Seders Reshaped Due to Coronavirus

By Mary Klaus

Zei Gezunt (Stay Healthy)! The coronavirus pandemic has upended life as we know it.

These days, it’s elbow bumps rather than handshakes, virtual meetings instead of face-to-face ones. Using hand sanitizers, wearing face masks, and practicing physical distancing are all the norm.

So are the closed Jewish Community Center, shuttered shuls, and smaller seders.

The Pesach seder, perhaps the most widely observed Jewish holiday ritual, includes reading the Haggadah, including the Israelites slavery-to-freedom story; singing special songs; drinking wine or grape juice and eating such traditional foods as matzah, haroset, karpas and everything from matzo ball soup to gefilte fish to beef brisket.

For many, the seder is a stable part of an ever-changing world. Yet this year’s seder guest shrunk as gatherings nationwide were limited to 10 people to contain the spread of COVID-19.

Those who held seders at home this year had smaller guest lists. Seating was spread out. Larger and public seders were cancelled. Some people held family seders by using Zoom conference or other technology. Others ate alone – the seder stripped of the joyousness that should accompany a traditionally communal meal.

Rabbi Elisha Friedman of Kesher Israel said that in this “generally miserable and uncertain time” Jews have the opportunity to focus on Passover without distraction in a way they aren’t able to in happier years.

“When we have tons of family and guests getting together, we often end up focused on the hustle, bustle, preparation, menus, and all the other exciting aspects which make holidays joyous,” he said. “This year in the absence of all that, we can reflect on the core teachings of Passover which are that God saved the Jews from Egyptian slavery, took us to be His people and gave us a mission in the world and a promise that we will be redeemed once again.”


Rabbi Eric Cytryn of Beth El Temple urged his congregants to have at their seders only those who live with them.  “This year, people could invite others to livestream or Zoom. We encouraged social distancing and voluntary isolation as the medical professionals urge us to do.”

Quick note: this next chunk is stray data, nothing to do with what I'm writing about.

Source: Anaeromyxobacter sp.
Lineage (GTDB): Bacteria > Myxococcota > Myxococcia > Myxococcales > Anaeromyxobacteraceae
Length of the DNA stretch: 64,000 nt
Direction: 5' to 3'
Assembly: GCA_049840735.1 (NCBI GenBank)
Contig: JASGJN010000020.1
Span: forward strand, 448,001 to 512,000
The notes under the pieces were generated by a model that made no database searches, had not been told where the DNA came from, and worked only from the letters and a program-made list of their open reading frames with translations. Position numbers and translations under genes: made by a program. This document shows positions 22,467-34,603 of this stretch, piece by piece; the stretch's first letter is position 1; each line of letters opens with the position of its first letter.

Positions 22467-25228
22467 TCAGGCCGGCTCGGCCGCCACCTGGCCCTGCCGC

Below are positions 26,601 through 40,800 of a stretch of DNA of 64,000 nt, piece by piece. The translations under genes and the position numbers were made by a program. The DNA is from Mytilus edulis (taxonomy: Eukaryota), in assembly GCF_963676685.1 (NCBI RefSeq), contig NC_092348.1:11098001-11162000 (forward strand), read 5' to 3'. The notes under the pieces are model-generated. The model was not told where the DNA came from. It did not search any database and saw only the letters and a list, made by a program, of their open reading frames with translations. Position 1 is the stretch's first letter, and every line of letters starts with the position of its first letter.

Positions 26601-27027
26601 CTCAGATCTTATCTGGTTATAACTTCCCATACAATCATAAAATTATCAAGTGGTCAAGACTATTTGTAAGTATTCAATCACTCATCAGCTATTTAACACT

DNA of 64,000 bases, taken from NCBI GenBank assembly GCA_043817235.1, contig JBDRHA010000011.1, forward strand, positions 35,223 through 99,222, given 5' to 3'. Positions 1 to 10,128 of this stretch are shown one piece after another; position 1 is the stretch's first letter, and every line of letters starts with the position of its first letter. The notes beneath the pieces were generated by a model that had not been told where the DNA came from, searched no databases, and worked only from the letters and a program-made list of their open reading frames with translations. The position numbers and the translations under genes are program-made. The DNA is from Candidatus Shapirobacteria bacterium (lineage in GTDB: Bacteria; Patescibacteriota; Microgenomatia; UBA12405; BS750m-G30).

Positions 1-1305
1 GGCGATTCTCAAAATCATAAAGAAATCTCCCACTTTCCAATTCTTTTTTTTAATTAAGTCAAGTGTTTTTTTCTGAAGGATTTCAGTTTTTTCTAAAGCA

Cytryn said that at the first seder at the Passover meal in Egypt, “you could not leave your home because the plague would only be lifted for those with blood on their doorposts. This is more like the original Passover.” He said that Jews this year should celebrate what they have instead of focusing on what they don’t have.

The rabbi himself plans a traditional seder with a Zoom with extended family and others. He also plans some “silly riddles” because “there’s a tremendous amount of anxiety this year, so some humor is well earned.”

Mandy Cheskis, who frequently has up to 40 people at her seder, this year has five – her husband, Joel, and their children. “This year we have a simple seder but we will do the rituals,” she said. Dr. David Bronstein planned “a quiet seder at home.”

Corky Goldstein, his wife, Linda, and their daughters in other cities are having a “Zoom conference” seder this year. “Technology can allow you to bring your family together,” he said.

Michael Sand called seders “the biggest family gatherings for Jews. This year they are being dramatically downsized into something we have not experienced before. We Jews value our families and they won’t be there.”

He and his wife, Diane, will hold a seder with the rituals and Haggadah reading “but it will feel empty without the family here. Even doing it virtually isn’t the same thing.  It’s a big change for every Jew in the world.”

Rabbi Carl Choper of Temple Beth Shalom has told his congregants that “we are all in this together.” He advised his members to “try to think of this time as an extended spiritual retreat which we can use to gain some greater perspective on our lives.” He reminded them to “stay connected in spirit and through communication.”